• Some customers at Halifax pay £5 a day, up to a maximum of £100.

Alex Neill, director of policy and campaigns at Which?, said:

“People with a shortfall in their finances can face much higher charges from some of the big high street banks than they would from payday loan companies.”

Alarmingly, it is not only unauthorised overdrafts that will hit you hard, now, the banks have raised the fees for authorised overdrafts!

Lloyds and Halifax of the Lloyds Banking Group used to charge 19.98% annually for an authorised overdraft rate. Now, it’s been raised to 52% if you borrow £500 over seven days.

By introducing a new charging structure of 1p a day for every £7 borrowed, arranged overdrafts are no longer a cheaper solution that they used to be, when compared with Payday loans and unarranged overdrafts.

In a recent study published on the BBC website, Which? compared the cost of borrowing £100 for 30 days across 16 high street banks and found that 13 of the banks charged more than a payday loan lender – with some of the banks charging a lot more!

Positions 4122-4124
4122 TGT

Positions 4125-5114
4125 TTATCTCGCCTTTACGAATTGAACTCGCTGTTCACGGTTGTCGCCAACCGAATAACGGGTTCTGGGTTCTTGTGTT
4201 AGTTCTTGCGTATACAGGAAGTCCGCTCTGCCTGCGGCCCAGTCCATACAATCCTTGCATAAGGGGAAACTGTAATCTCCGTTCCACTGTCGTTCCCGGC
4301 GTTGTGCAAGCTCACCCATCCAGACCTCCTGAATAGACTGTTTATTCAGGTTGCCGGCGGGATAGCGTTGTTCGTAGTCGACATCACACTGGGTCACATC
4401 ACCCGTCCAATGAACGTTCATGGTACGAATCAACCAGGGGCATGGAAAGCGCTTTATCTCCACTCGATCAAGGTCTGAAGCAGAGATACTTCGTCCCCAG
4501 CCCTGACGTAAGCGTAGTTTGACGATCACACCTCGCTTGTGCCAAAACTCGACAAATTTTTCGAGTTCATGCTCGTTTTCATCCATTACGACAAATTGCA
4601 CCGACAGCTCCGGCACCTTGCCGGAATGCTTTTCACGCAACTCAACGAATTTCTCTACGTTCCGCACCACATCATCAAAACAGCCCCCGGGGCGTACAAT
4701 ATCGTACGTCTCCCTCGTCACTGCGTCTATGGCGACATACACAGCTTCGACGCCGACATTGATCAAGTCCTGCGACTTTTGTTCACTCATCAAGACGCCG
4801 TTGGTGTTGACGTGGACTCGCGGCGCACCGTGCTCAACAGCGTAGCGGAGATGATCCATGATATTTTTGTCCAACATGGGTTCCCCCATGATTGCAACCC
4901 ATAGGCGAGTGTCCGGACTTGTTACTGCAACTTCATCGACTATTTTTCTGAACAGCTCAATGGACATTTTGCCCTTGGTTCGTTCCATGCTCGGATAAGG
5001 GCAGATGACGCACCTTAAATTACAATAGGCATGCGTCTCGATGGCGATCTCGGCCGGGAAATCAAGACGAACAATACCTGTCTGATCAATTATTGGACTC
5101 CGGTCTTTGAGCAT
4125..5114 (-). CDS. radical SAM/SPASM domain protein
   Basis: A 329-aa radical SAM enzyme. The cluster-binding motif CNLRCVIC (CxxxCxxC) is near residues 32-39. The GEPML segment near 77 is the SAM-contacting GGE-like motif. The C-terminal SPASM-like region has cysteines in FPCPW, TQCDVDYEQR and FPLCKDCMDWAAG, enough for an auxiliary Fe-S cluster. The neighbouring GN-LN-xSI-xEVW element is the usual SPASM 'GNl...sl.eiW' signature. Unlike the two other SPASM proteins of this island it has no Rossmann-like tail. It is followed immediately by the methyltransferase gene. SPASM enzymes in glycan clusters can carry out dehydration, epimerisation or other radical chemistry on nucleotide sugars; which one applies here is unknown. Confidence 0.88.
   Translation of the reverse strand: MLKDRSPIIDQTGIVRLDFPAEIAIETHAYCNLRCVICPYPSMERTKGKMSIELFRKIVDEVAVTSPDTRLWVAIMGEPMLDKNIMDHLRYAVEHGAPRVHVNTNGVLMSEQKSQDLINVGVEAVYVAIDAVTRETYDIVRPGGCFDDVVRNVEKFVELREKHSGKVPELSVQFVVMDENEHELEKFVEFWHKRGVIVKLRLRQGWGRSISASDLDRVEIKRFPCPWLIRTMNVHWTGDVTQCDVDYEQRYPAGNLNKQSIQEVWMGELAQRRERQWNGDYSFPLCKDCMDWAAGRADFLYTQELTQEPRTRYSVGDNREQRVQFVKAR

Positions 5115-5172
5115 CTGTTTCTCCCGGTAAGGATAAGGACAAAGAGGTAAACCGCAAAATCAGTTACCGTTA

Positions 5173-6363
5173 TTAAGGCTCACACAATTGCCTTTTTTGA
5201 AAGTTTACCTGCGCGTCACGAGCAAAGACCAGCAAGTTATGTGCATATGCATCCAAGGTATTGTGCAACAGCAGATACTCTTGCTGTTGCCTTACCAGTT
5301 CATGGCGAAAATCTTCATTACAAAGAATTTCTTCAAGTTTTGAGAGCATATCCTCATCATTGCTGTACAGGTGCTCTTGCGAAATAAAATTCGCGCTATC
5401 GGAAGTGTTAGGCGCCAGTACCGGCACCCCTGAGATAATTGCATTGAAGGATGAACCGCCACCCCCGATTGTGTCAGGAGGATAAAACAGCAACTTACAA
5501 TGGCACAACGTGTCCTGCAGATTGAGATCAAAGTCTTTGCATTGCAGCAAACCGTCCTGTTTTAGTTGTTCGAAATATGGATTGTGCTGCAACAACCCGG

Overall, Which? found that unarranged overdraft fees can cost borrowers up to 7x more than a payday loan!

5 things you should never use an overdraft for

Authorised overdrafts can be a valuable resource when you need a temporary supply of cash to support your outgoing expenses. Yet, there are unquestionably situations where you should never, ever, apply for an overdraft, authorised or not:

1. Fund your upcoming holiday

Whether paying for your next annual holiday or adopting an overdraft for “your spending money” – needless to say, this is not a great idea. OK, you’ll remove the stress and worry of having to save for the holiday and how much you can spend whilst abroad.

Upon your return, you’ll have debt that will take you until your next holiday to pay back. If you went overdrawn into an unarranged overdraft, the fees would be even worse. You’ll be taking on several months of financial worries for one stress-free holiday. Is it worth it?

2. Paying back Family and Friends

Borrowing money from your parents and friends is not ideal and is often combined with the embarrassment of having to admit “you’re a bit financially short” or worse, that you cannot manage your finances.

Wanting to pay them off, restoring your pride is understandable, yet getting an overdraft to achieve this will cost you more in the long-term, and may even require you asking them to lend you even more money due to the cost of the overdraft fees.